Bush's Big Silence

By Fred Hiatt
Monday, January 23, 2006

If promoting democracy is President Bush's largest ambition, then Russia is his largest failure.

Not that President Vladimir Putin is the world's most repressive ruler -- far from it. Dictatorships in Burma, North Korea and Zimbabwe are more stifling. So, for that matter, are tyrannies in Russia's neighborhood, such as Belarus, Uzbekistan and Turkmenistan.

But no other nation has regressed from openness to authoritarianism during Bush's time in office as dramatically and decisively as Russia -- and with less apparent objection from Bush.

Of course, no U.S. president is responsible for Russia's fate; Russians are. Yet Syrians and Egyptians will determine their own fates, too, and that doesn't stop Bush from wielding U.S. diplomacy and rhetoric to aid pro-democracy forces in their countries. His foreign policy is grounded in the belief that over time the United States can be a force for liberty throughout the world.

So his insouciance with respect to Russia is a mystery. Does it mask a calculation that what happens inside Russia just isn't as important as democratic development in the Middle East, given the U.S. war against radical Islamic terrorists? That it makes sense to keep Putin as a partner while fighting those more pertinent battles?

That would be a miscalculation, for at least three reasons. First, Russia is one front in the war. Its brutal tactics in the southern province of Chechnya are radicalizing Muslim residents there; growing Slavic nationalism risks alienating Muslim minorities in other parts of Russia; and Putin's succor of dictators in neighboring Islamic countries such as Uzbekistan helps create the kind of terror-incubators that Bush said after Sept. 11 could no longer be tolerated.

Second, while an authoritarian Russia may offer tactical cooperation from time to time according to its interests, it cannot be a strategic partner of the America that Bush described in his second inaugural address, because the two countries' values and goals will differ so sharply.

Third, and perhaps most damaging to Bush's strategy, is the negative example Russia provides. In the 1990s, democratization seemed inexorable. Countries were moving toward freedom at different speeds, and some hadn't moved at all -- but with the fall of communism, all eventually would. The ease and speed with which Putin has reversed course saps the sense of momentum and inevitability that could be Bush's biggest ally.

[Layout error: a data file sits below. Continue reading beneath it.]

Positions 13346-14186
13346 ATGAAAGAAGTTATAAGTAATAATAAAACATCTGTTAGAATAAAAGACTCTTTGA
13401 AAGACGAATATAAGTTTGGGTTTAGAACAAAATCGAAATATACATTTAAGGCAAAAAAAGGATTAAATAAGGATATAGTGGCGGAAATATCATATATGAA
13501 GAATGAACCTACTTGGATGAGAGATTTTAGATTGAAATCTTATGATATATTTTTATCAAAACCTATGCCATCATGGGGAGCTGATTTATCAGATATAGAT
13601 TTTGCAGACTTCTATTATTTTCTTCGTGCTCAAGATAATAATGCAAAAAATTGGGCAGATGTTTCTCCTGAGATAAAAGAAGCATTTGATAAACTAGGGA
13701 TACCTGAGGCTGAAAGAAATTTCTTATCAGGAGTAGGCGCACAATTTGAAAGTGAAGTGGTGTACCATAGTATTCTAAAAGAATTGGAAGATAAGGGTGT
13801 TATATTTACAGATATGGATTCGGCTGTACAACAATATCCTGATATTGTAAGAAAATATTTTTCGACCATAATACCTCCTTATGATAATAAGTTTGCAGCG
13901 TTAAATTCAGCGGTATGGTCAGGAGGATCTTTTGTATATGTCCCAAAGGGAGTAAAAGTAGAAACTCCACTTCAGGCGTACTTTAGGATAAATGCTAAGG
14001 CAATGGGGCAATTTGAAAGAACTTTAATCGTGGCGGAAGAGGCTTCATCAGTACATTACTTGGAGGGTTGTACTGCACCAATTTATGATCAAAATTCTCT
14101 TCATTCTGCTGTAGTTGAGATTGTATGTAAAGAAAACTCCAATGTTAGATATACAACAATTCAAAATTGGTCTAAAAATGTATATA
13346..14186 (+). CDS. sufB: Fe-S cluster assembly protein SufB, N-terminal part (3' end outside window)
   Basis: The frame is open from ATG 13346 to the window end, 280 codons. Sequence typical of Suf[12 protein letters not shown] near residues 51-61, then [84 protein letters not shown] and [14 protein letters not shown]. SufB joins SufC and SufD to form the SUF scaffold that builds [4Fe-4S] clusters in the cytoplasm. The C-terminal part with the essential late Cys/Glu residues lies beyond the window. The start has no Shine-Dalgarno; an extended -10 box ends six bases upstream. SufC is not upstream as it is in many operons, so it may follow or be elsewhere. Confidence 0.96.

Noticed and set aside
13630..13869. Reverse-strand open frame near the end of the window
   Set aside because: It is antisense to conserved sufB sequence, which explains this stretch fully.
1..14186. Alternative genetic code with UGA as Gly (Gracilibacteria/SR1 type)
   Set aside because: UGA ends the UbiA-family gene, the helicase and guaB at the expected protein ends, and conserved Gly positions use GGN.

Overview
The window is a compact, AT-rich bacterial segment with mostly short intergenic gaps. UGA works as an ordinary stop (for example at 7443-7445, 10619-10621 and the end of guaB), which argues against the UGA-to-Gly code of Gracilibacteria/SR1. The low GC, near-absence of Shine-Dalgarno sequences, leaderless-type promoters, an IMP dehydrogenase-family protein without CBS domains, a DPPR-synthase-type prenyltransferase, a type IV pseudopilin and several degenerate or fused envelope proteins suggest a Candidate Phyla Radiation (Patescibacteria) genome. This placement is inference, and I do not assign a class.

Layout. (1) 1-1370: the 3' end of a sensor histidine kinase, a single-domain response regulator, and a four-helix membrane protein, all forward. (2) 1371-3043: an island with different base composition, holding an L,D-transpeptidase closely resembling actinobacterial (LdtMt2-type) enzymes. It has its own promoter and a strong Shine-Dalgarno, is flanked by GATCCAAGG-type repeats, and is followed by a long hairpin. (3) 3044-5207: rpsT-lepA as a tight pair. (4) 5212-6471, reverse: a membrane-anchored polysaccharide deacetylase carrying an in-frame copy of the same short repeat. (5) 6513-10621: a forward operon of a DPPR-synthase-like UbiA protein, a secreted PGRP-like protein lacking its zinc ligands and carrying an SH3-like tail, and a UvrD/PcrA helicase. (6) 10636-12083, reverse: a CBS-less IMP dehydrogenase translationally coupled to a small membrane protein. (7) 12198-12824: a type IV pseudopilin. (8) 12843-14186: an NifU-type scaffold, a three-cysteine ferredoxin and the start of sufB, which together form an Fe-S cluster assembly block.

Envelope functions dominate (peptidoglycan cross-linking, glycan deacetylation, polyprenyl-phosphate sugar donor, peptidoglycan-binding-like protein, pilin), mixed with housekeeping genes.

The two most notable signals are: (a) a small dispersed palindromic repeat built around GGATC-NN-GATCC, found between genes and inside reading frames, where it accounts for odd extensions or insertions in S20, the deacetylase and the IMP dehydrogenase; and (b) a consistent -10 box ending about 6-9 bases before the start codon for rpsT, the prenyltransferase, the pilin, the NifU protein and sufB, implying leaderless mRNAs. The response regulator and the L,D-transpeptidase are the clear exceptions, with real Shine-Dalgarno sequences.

Irina Yasina, director of a pro-democracy foundation in Moscow, said the mood in Russia today resembles what Russians recall as the "stagnation era" under General Secretary Leonid Brezhnev. Yasina, 42, remembers as a 10-year-old being told by her father -- the now well-known liberal economist Yevgeny Yasin -- that he felt buried alive by the communist system.

"But at least then we knew that we were at the end of something," Yasina, a former journalist, said during a visit to Washington last week. "What is most frightening now is that we don't know whether something is ending or is only just beginning."

This month Putin signed legislation that could shutter Yasina's foundation and many other civic organizations. The law creates a Soviet-style bureaucracy to register nongovernmental organizations, leaving the qualifications so vague that the bureaucrats, or the Kremlin, will be free to license or reject as they choose.

Yasina's foundation is a likely target because it was founded, and is still largely endowed, by billionaire oilman Mikhail Khodorkovsky, whom Putin has had confined to a labor camp near the Chinese border because the tycoon dared hint of a political challenge. The camp is a nine-hour plane ride followed by a 15-hour train ride from Moscow, but sometimes when his lawyers arrive they are told they cannot see their client because lawyer visiting hours coincide with forced-labor hours, Yasina said. Khodorkovsky's visit with his wife, promised for month's end, was canceled -- because, he was told, the visiting room is undergoing renovation.

This may seem petty, but pettiness and paranoia are hallmarks of a president who increasingly has isolated himself from anyone but former KGB agents like himself. The broadcast media are Kremlin-controlled, as are parliament, provincial governors, unjailed business tycoons and the judiciary. All of these sectors were free and independent when Putin -- and Bush -- took office.

Now, although they are weak and he is strong, Putin is going after civic organizations, because they are the final outposts of independent activity -- and because he is convinced that the CIA will use such groups to threaten his regime.

This is the man whom Bush will visit in July when Putin hosts a Group of Eight meeting in St. Petersburg. There will be fine photo opportunities in repainted czarist palaces, and the message Putin wants to send his subjects will be clear: I am a czar, and the leaders of the world's democracies do not care; they accept me. The question for Bush is whether he is happy to help Putin send that message.


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